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An excerpt from www.HouseOfNames.com archives copyright 2000 - 2018


The name Nolay belongs to the early history of Britain, it's origins lie with the Anglo-Saxons. It is a product of their having lived in the area that was referred to as the knoll. This surname was originally derived from the Old English word cnolle which means one who lived at the top of the hill or the summit. [1]CITATION[CLOSE]
Lowe, Mark Anthony, Patronymica Britannica, A Dictionary of Family Names of the United Kingdom. London: John Russel Smith, 1860. Print.


Nolay Early Origins



The surname Nolay was first found in Yorkshire where they held a family seat from very ancient times, some say well before the Norman Conquest and the arrival of Duke William at Hastings in 1066 A.D.

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Nolay Spelling Variations


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Nolay Spelling Variations



Until the dictionary, an invention of only the last few hundred years, the English language lacked any comprehensive system of spelling rules. Consequently, spelling variations in names are frequently found in early Anglo-Saxon and later Anglo-Norman documents. One person's name was often spelled several different ways over a lifetime. The recorded variations of Nolay include Knollys, Knoll, Knolle, Knolles, Knowles, Knowlys and others.

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Nolay Early History


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Nolay Early History



This web page shows only a small excerpt of our Nolay research. Another 205 words (15 lines of text) covering the years 1325, 1407, 1588, 1659, 1614, 1621, 1622, 1624, 1626, 1628, 1629, 1599, 1691, 1646, 1668, 1665 and are included under the topic Early Nolay History in all our PDF Extended History products and printed products wherever possible.

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Nolay Early Notables (pre 1700)


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Nolay Early Notables (pre 1700)



Notables of the family at this time include Sir Robert Knolles (c. 1325-1407), an important English knight of the Hundred Years' War, operating with the tacit support of the Crown, succeeded in taking the only two major French cities, other than Calais and Poitiers, to fall to Edward III, methods earned...

Another 82 words (6 lines of text) are included under the topic Early Nolay Notables in all our PDF Extended History products and printed products wherever possible.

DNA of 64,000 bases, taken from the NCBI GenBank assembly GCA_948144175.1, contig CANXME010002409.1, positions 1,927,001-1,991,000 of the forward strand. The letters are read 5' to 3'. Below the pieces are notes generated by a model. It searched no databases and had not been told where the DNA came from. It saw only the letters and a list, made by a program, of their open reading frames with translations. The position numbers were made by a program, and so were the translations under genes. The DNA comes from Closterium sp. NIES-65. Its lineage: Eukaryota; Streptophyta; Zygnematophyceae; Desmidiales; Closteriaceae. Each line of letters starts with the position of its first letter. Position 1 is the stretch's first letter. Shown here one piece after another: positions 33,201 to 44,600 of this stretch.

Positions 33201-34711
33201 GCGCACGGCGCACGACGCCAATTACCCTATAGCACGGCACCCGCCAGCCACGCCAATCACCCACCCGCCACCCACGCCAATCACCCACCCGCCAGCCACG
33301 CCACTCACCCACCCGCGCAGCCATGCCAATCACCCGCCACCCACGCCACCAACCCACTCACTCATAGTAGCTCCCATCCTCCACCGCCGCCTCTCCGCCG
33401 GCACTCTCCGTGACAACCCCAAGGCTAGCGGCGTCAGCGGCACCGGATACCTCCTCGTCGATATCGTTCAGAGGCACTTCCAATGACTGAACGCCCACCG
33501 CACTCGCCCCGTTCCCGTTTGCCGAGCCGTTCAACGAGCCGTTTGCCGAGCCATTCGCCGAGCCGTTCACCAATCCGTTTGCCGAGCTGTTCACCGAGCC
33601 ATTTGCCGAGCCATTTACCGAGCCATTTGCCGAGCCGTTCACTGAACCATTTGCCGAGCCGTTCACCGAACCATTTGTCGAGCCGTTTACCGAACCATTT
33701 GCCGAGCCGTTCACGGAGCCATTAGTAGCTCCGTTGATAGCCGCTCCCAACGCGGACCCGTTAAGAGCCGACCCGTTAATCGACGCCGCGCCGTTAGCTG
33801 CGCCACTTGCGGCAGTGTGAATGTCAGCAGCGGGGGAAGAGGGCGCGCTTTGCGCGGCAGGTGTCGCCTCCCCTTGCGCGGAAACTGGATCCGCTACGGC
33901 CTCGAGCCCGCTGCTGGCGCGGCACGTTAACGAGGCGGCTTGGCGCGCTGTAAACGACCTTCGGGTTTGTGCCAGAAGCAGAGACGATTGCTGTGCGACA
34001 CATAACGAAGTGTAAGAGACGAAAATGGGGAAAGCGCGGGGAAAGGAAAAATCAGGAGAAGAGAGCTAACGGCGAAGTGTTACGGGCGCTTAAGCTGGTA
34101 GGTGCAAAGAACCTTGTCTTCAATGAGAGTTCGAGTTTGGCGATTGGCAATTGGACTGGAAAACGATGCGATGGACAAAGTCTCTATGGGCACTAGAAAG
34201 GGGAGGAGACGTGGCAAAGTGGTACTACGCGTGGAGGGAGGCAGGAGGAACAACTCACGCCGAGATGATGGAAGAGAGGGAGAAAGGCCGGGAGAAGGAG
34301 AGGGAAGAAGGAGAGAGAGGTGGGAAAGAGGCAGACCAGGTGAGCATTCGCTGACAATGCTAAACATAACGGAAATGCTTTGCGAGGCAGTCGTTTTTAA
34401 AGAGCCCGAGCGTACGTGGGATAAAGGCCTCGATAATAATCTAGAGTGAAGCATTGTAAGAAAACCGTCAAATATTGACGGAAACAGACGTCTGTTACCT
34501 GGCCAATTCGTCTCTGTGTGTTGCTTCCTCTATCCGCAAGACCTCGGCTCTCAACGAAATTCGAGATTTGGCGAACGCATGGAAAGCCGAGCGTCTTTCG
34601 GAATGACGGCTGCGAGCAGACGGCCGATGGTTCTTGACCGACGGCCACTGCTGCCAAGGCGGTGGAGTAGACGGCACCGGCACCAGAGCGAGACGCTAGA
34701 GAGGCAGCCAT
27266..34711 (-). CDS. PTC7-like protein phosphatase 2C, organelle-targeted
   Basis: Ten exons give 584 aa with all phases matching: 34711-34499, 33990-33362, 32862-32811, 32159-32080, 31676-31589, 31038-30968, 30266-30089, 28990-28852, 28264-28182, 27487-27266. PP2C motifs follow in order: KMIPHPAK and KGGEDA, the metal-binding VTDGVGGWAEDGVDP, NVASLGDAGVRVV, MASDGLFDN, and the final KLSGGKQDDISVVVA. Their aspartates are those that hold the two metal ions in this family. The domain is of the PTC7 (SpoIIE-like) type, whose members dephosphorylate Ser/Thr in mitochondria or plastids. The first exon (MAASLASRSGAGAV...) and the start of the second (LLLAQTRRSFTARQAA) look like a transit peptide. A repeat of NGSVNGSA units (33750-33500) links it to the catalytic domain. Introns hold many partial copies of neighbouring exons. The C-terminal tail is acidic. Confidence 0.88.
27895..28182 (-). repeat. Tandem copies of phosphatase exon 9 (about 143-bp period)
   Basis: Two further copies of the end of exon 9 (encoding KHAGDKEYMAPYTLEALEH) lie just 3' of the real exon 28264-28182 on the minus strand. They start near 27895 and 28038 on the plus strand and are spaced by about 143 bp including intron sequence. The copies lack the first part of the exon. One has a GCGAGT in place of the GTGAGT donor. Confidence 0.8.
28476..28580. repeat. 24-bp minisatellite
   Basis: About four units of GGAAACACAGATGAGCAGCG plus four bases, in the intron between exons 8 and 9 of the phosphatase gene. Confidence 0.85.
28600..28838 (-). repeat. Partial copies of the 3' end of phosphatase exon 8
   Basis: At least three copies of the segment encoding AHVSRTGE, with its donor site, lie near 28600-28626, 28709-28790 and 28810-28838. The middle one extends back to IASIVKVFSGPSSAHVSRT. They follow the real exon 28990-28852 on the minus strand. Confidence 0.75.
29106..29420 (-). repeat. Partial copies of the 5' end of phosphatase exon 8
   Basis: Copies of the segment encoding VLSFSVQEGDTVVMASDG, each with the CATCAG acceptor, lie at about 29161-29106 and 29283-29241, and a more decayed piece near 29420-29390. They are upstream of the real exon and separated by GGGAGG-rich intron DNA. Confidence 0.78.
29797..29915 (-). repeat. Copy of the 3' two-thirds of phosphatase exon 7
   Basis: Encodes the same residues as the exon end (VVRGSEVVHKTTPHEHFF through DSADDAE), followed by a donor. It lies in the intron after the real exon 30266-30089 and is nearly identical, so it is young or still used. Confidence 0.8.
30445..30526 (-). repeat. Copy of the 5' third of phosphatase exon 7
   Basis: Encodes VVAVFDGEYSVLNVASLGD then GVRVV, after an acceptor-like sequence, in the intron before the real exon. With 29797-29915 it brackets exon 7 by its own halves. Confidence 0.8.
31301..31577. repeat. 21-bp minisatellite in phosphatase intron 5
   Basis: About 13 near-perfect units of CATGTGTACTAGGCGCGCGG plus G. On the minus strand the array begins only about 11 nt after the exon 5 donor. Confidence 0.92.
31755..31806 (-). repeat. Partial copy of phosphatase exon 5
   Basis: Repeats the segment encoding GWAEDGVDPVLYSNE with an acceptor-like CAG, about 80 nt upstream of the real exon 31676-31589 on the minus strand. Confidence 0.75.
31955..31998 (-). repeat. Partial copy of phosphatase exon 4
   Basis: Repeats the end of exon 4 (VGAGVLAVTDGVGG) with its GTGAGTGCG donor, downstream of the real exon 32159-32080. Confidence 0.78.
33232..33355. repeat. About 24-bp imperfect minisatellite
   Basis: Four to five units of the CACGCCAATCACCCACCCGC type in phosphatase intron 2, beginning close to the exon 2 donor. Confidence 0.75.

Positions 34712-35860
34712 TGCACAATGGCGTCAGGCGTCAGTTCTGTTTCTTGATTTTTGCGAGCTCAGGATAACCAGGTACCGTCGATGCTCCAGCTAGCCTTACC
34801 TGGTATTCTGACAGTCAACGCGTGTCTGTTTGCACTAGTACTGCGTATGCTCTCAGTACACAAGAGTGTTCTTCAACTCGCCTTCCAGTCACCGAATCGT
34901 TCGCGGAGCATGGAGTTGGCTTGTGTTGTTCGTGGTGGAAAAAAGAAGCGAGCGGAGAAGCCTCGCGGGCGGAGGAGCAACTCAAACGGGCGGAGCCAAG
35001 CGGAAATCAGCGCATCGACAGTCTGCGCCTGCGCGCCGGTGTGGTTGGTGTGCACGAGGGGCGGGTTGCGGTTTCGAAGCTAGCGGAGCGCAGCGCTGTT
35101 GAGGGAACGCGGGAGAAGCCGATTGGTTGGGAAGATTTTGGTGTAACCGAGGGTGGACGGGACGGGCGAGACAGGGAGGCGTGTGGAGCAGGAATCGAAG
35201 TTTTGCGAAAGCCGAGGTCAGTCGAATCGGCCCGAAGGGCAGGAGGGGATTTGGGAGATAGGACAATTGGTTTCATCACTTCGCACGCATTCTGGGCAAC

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Nolay In Ireland


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Nolay In Ireland



Some of the Nolay family moved to Ireland, but this topic is not covered in this excerpt. Another 127 words (9 lines of text) about their life in Ireland is included in all our PDF Extended History products and printed products wherever possible.

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The Great Migration


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The Great Migration



Thousands of English families boarded ships sailing to the New World in the hope of escaping the unrest found in England at this time. Although the search for opportunity and freedom from persecution abroad took the lives of many because of the cramped conditions and unsanitary nature of the vessels, the opportunity perceived in the growing colonies of North America beckoned. Many of the settlers who survived the journey went on to make important contributions to the transplanted cultures of their adopted countries. The Nolay were among these contributors, for they have been located in early North American records: Hansard Knollys, who came to New Hampshire in 1630; Henry Knowles settled in Salem, Massachusetts in 1635; John Knowles settled in Barbados in 1635; as did Thomas Knowles.

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Nolay Family Crest Products


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Nolay Family Crest Products




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See Also


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See Also




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Citations


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Citations



  1. ^ Lowe, Mark Anthony, Patronymica Britannica, A Dictionary of Family Names of the United Kingdom. London: John Russel Smith, 1860. Print.

Other References

  1. Colletta, John P. They Came In Ships. Salt Lake City: Ancestry, 1993. Print.
  2. Thirsk, Joan. The Agrarian History of England and Wales. Cambridge: Cambridge University Press: 7 Volumes. Print.
  3. Matthews, John. Matthews' American Armoury and Blue Book. London: John Matthews, 1911. Print.
  4. Ingram, Rev. James. Translator Anglo-Saxon Chronicle 1823. Print.
  5. Marcharn, Frederick George. A Constitutional History of Modern England 1485 to the Present. London: Harper and Brothers, 1960. Print.
  6. Hitching, F.K and S. Hitching. References to English Surnames in 1601-1602. Walton On Thames: 1910. Print. (ISBN 0-8063-0181-3).
  7. Weis, Frederick Lewis, Walter Lee Sheppard and David Faris. Ancestral Roots of Sixty Colonists Who Came to New England Between 1623 and 1650 7th Edition. Baltimore: Genealogical Publishing, 1992. Print. (ISBN 0806313676).
  8. Cook, Chris. English Historical Facts 1603-1688. London: MacMillan, 1980. Print.
  9. Bede, The Venerable. Historia Ecclesiatica Gentis Anglorum (The Ecclesiastical History Of the English People). Available through Internet Medieval Sourcebook the Fordham University Centre for Medieval Studies. Print.
  10. Bardsley, C.W. A Dictionary of English and Welsh Surnames: With Special American Instances. Wiltshire: Heraldry Today, 1901. Print. (ISBN 0-900455-44-6).
  11. ...

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